Traducción de echolocation en Español:


ecolocación, n.

Pronunciación /ˌɛkoʊloʊˈkeɪʃ(ə)n//ˈɛkə(ʊ)lə(ʊ)ˌkeɪʃ(ə)n/


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    ecolocación femenino
    • Sharks have an acute electric sense with which they can detect prey, dolphins can detect characteristics of objects from a distance using ultrasonic echolocation, and crabs perceive water depth by sensing water pressure.
    • Many odontocetes can navigate by echolocation, producing sound waves using a complex system of nasal sacs and passages, and using the echoes to navigate.
    • You can imagine, for instance, the way certain animals use echolocation to find a target or source.
    • Flying foxes use their excellent eyesight more than echolocation, or bouncing sounds, to locate their food at night.
    • It's been known since the 1930s, with the discovery of bat echolocation, that animals can produce pitches too high for human hearing.
    • But the whale's skull indicates it couldn't produce ultrasonic signals - meaning it didn't use sonar or echolocation, like some dolphins and certain whales do today.
    • But their hearing and echolocation is the greatest almost of any animal.
    • The rivers used by most platanistids are muddy, and these animals probably rely on echolocation more than vision to locate their prey.
    • Like bats, dolphins use echolocation, an internal sonar system, to help them navigate, avoid predators and find food.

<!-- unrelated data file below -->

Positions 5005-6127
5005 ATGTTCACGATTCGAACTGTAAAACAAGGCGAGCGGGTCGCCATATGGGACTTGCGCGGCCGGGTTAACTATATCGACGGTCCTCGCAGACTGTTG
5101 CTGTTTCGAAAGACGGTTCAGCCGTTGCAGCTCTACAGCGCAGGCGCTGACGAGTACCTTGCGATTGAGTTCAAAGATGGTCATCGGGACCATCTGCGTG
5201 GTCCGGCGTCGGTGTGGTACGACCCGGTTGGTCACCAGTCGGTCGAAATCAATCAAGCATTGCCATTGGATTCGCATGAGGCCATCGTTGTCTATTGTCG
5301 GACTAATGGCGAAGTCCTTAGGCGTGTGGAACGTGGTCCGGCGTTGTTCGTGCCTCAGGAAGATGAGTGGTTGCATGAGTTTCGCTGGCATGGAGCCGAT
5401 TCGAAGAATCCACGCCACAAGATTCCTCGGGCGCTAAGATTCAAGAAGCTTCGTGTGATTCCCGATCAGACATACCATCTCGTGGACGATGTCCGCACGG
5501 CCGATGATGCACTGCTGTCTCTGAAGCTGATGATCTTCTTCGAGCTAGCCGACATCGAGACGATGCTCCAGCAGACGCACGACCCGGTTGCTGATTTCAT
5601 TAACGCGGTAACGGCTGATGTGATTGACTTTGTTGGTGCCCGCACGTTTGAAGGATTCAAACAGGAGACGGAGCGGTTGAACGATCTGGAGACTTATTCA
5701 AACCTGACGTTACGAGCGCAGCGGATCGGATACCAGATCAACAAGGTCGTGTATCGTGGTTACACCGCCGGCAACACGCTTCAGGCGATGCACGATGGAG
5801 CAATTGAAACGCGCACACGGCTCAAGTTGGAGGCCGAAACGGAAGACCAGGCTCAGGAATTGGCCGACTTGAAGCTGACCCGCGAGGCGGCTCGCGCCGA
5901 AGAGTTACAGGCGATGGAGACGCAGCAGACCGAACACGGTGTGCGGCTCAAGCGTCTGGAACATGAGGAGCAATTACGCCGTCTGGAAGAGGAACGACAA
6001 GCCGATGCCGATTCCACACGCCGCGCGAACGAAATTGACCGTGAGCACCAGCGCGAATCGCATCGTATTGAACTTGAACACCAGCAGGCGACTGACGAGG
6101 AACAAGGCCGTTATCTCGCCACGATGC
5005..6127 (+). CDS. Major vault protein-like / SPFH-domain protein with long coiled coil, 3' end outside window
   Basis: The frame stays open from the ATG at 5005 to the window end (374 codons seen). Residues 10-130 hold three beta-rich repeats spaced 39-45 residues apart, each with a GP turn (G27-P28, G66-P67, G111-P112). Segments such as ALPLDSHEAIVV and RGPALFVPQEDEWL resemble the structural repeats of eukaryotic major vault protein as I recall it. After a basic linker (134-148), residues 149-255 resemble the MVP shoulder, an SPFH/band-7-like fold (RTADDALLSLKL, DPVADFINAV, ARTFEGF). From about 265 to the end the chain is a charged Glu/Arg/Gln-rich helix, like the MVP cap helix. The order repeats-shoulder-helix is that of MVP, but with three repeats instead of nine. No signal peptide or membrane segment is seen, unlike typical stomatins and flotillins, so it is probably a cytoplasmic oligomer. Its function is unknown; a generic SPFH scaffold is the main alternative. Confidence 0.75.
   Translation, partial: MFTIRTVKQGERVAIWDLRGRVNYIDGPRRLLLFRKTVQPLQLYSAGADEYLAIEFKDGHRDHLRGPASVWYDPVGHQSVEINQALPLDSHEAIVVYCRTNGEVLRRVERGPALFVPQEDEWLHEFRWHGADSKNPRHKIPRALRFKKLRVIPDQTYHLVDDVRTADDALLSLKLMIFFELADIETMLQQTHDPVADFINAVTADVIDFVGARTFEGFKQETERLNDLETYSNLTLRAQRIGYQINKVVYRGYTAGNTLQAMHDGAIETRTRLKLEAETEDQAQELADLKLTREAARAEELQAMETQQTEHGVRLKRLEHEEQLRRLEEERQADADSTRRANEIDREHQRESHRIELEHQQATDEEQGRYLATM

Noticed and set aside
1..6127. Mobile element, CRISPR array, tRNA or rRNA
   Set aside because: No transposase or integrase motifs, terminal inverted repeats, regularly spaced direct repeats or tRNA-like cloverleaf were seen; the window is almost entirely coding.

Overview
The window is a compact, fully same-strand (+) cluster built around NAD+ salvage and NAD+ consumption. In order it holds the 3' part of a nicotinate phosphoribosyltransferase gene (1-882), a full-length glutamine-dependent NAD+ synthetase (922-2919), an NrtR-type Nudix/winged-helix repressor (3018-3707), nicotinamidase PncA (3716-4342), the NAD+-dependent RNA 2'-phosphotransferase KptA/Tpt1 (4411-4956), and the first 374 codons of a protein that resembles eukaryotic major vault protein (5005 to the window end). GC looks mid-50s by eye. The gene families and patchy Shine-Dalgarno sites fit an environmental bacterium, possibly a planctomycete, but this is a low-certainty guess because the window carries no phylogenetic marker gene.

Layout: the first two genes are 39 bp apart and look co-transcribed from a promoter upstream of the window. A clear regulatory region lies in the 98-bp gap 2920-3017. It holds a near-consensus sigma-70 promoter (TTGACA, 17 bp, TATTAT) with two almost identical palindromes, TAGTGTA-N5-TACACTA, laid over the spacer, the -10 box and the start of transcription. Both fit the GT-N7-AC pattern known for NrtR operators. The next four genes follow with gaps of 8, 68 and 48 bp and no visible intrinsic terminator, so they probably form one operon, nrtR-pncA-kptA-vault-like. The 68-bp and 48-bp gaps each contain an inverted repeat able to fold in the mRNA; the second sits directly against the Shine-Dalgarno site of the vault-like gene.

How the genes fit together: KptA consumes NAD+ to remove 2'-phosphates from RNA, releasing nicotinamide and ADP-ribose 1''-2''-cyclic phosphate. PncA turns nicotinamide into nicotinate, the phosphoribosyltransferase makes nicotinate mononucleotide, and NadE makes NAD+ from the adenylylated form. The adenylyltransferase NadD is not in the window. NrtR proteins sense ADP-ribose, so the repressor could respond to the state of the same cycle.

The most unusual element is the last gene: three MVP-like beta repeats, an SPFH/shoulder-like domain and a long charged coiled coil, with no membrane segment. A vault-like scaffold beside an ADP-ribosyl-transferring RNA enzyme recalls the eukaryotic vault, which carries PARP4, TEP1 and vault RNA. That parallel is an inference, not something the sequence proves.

• This structure may help focus the sound emitted by these animals in echolocation and feeding.
    • Some bats, for example, which navigate by echolocation, both emit and hear sounds with frequencies of more than 100 kHz.
    • Toothed whales, such as dolphins, rely on this auditory sense when hunting prey by echolocation.
    • For example, echolocation by bats and toothed whales is dependent on the sound transmission properties of air and water that can change with temperature or density.
    • Moths typically go into erratic dives when they sense that they have been detected by nearby bats using echolocation.
    • Bats are not the only animals that use echolocation.
    • An additional explanation for the absence of either mode in Microchiroptera is their reliance on echolocation, and their need to maintain regular sensory input.
    • Horseshoe bats have a special kind of echolocation (termed ‘high duty cycle’), which allows them to use the Doppler shift to detect the flutter of moth wings.
    • Research suggests that noise from whale watching boats may interfere with the animals' echolocation and communication, making it more difficult for them to hunt for fish.